Marc Romboy & Ken Ishii // Taiyo [Systematic Recordings]
The press release for this package accurately describes this collaboration as ‘bringing together two heavyweights of techno’ but for those of you unfamiliar with their work, the meeting of Marc Romboy and Ken Ishii is more akin to Ali/Frazier than Haye/Chisora, such are the levels of class and quality involved. That said, given that they don’t even have to be in each other’s company, it is so much easier for artists to collaborate on projects these days and as such, hook ups between producers that excite on paper can often disappoint in practice – thankfully we have no such problems here.
Taiyo begins with a nice atmospheric pad, shortly before the pulsating low end arrives, the bass rumble sounding like a clumsy machine kicking into action – interest is already at a considerable level before the introduction of some sparse percussion, and then the kick drum comes in and the sense of anticipation rises even higher. As the pad quickly drifts off into the background we are left with a stunning display of raw power, and the fragile percussion alongside it gives it a lovely ramshackle quality, as if the whole track could fall apart at the seems at any time – a nice open hat then brings a bit more stability, and then two minutes in we start to go up through the keys and the excitement builds even further – we are then presented with the main melody, a twisted, off-key affair whose weirdness sits perfectly within its surroundings.
The pad then returns shortly before the halfway point before the kick is removed and the track now has us floating around in an ethereal, dream like state – the low end is always lingering about in the shadows though, and is soon thrust into the foreground again, and we’re off one more time. The melody reappears as the rest of the track starts to malfunction brilliantly around it – then, as the curtain starts to come down on the track, everything is again stripped away and we are left to float off into the ether, a beautifully gentle finish to a track that demonstrates a real brutal edge at times.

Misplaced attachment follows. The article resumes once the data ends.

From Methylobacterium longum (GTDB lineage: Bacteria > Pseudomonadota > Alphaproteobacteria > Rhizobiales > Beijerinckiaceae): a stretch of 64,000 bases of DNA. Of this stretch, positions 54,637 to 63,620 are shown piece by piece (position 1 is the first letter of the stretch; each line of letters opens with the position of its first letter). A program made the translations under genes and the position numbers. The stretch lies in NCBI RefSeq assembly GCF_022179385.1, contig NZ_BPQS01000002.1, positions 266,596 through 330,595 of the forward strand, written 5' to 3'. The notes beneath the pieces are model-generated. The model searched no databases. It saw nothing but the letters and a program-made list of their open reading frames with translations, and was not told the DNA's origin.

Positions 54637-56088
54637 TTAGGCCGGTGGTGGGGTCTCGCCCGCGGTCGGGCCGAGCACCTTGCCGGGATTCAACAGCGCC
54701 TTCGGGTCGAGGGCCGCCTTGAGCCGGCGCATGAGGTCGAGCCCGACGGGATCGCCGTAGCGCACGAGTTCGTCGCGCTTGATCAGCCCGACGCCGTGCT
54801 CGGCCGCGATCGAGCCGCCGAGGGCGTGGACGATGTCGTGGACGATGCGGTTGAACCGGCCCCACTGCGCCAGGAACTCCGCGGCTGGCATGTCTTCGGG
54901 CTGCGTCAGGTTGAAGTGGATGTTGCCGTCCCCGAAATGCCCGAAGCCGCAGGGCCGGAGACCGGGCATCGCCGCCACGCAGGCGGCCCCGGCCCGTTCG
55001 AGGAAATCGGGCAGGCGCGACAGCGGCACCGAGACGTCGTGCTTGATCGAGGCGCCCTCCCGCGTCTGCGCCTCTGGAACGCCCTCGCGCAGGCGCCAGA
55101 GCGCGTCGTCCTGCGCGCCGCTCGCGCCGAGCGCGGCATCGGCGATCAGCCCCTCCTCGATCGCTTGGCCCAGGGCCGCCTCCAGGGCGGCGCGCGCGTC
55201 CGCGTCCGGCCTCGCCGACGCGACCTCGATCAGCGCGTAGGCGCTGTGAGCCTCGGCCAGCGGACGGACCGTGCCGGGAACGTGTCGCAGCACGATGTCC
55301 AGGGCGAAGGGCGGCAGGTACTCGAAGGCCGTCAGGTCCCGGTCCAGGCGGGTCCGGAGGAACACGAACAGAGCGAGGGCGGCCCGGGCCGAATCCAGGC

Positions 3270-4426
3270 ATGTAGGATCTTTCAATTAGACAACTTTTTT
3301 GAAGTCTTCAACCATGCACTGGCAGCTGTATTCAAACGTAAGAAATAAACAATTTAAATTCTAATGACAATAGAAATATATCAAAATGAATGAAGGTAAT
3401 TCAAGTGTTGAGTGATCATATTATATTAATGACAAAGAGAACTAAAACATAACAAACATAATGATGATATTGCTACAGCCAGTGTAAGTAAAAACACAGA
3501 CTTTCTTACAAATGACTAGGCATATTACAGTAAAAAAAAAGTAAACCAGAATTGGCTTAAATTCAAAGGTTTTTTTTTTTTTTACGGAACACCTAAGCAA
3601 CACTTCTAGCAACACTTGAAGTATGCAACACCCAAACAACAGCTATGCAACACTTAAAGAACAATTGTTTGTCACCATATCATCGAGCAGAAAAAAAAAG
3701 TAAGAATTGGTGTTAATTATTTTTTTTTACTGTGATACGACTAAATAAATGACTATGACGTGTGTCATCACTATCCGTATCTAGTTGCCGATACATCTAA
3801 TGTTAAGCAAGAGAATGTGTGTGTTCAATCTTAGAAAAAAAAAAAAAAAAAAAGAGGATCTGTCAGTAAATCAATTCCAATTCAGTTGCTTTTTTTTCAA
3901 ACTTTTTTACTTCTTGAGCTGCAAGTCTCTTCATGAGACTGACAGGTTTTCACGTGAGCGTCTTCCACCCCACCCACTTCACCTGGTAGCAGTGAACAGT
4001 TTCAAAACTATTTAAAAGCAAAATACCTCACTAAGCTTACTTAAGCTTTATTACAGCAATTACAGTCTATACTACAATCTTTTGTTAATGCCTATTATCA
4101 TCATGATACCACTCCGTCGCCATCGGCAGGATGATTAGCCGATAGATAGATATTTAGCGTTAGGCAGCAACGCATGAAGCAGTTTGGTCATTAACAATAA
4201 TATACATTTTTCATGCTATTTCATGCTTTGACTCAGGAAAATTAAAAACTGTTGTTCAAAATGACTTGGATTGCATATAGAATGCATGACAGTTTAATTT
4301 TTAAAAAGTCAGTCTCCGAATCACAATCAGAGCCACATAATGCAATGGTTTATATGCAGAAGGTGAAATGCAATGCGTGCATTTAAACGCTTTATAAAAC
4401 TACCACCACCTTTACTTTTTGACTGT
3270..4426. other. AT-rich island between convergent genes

My only slight criticism is that we never get a flat out, driving bass-cymbal-snare section, but it is a minor complaint – this is brilliantly dark and atmospheric, as all good techno should be, but with some genuinely beautiful moments too. I love music that gives me good pictures in my head, and from a synesthesia point of view it sounds to me like an alien invasion in an industrial town – but with everything turning out alright in the end.
OCH’s Tokyo Dawn remix is very much the undercard here in more ways than one, and feels very much like a missed opportunity, unfortunately. We get insistent synth stabs and punchier beats and not a lot more for the first three minutes – sometimes less is more, but not here, and my interest was seriously starting to wane by the three minute mark. At this point the rarely heard distorted piano chords from the original come in and there is a real sense of drama for a while, but again, we don’t really move on from here – at first we think that the nice open spaces in the main breakdown are going to lead to a real build up of tension but sadly it’s not to be, and by the end of the track the incessant snippet of the main melody from the original has become quite an irritant, unfortunately.
However, don’t let that put you off – the original makes this a very worthwhile package. Here’s hoping for a rematch very soon.
Release Date: Out Now
Words: Stevie Reid